Farm Opposition Grows to Heineman's Tax Plan - KHGI-TV/KWNB-TV/KHGI-CD-Grand Island, Kearney, Hastings

Farm Opposition Grows to Heineman's Tax Plan

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Nebraska lawmakers plan to tackle everything from gay rights to gun rights this year. But it's the governor's agenda to cut taxes that has people talking, especially in agriculture.

Farmer Ned Meier gave Lieutenant Governor Rick Sheehy a piece of his mind Thursday.

Why, he asks, would the state want to charge sales tax on the expenses farmers have, like equipment that's already assessed a personal property tax.

"This system of sales tax on expenses and inputs, I do not think is a good idea," Meier said.
Sheehy re-affirms the governor's position, that this is about changing the tax climate by ending the income tax. He spoke Thursday at the Ag Outlook conference at the Heartland Events Center.
He said, "It's been nearly five decades since we'd had discussions and we're trying to find ways to move Nebraska forward to make Nebraska an even better place to live, work, and raise a family in the future."
Farmers are currently exempt from paying sales tax on many items. But under the governor's plan, they would pay hundreds of millions on seed, chemicals, and machinery.
Meier said, "Sometimes all they worry about is generating the amount of taxes, they don't care where it comes from."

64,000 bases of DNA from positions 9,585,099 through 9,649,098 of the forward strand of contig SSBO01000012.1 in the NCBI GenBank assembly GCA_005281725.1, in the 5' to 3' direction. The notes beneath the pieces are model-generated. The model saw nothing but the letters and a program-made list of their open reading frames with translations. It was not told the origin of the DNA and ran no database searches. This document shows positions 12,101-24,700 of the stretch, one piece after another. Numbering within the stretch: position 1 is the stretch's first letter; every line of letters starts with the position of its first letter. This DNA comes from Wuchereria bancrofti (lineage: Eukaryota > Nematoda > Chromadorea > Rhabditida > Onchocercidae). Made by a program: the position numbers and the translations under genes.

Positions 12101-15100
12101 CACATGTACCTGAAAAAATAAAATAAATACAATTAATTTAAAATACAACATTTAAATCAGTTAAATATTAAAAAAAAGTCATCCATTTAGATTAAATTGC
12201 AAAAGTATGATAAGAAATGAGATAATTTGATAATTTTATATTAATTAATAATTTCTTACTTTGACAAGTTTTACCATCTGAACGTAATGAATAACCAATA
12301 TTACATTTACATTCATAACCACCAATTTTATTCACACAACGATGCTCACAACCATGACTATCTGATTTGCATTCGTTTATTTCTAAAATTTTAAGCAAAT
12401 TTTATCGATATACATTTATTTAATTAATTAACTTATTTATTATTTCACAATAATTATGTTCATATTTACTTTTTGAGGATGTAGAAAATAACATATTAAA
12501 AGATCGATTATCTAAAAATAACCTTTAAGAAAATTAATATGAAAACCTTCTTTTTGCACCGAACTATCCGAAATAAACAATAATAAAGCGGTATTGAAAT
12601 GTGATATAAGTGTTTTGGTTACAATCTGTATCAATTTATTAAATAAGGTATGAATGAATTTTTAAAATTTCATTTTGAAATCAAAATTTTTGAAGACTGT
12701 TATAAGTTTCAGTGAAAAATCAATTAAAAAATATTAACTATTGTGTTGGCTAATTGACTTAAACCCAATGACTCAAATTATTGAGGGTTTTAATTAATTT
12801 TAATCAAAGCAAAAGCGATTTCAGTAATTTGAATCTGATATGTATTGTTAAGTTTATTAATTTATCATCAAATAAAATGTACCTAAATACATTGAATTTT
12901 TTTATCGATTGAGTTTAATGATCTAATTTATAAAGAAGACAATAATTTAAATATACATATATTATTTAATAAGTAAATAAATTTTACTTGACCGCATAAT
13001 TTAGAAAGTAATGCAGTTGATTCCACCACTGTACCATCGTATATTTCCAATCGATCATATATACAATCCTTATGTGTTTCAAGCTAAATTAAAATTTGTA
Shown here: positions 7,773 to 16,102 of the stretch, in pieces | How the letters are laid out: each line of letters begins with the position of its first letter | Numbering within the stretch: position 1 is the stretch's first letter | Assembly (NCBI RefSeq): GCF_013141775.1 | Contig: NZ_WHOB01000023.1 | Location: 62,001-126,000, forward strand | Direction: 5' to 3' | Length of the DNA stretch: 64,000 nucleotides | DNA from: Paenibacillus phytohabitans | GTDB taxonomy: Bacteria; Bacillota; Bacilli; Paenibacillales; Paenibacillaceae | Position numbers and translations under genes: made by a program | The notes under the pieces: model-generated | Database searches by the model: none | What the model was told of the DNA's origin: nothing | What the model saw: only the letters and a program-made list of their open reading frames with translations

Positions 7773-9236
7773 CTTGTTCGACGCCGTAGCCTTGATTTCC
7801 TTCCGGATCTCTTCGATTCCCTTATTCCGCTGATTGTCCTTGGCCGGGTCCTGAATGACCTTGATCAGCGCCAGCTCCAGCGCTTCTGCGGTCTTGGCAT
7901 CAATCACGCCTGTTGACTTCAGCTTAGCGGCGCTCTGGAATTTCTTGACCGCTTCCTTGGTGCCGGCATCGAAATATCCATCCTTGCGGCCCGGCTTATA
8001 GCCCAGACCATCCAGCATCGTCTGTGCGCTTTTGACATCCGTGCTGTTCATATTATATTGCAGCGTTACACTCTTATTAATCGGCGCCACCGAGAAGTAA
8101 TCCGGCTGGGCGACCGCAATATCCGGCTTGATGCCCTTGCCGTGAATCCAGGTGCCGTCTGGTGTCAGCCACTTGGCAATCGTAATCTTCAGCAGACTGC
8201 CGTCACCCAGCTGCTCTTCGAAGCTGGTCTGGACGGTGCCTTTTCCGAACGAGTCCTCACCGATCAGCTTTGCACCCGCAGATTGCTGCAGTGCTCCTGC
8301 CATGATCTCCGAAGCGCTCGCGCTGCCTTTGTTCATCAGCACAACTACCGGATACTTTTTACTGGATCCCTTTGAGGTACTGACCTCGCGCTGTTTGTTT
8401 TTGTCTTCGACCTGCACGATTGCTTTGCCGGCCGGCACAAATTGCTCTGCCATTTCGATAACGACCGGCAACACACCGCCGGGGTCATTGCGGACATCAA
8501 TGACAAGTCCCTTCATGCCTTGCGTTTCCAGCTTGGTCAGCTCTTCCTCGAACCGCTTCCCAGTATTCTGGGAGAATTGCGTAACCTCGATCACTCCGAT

As Meier speaks his mind, the governor and lieutenant governor are getting an earful in similar fashion wherever they go.
Sheehy said, "We're hearing from friends in agriculture, we're hearing from friends in manufacturing, we're hearing from the medical community."
Some farmers agree the state needs to end the income tax. They say it'll keep young people in the state and attract businesses.

But many are like Ned, they'd rather pay a tax based on how we'll they're doing, not how much they're spending.
The Grand Island area farmer said, "I am certainly willing to pay an income tax on profits I've made but to be taxed when I don't make a profit, I really have a problem with."
The governor has two separate proposals that would undo sales tax exemptions.
Now it's up to senators to debate the plan. No date has been set to hear the proposals.


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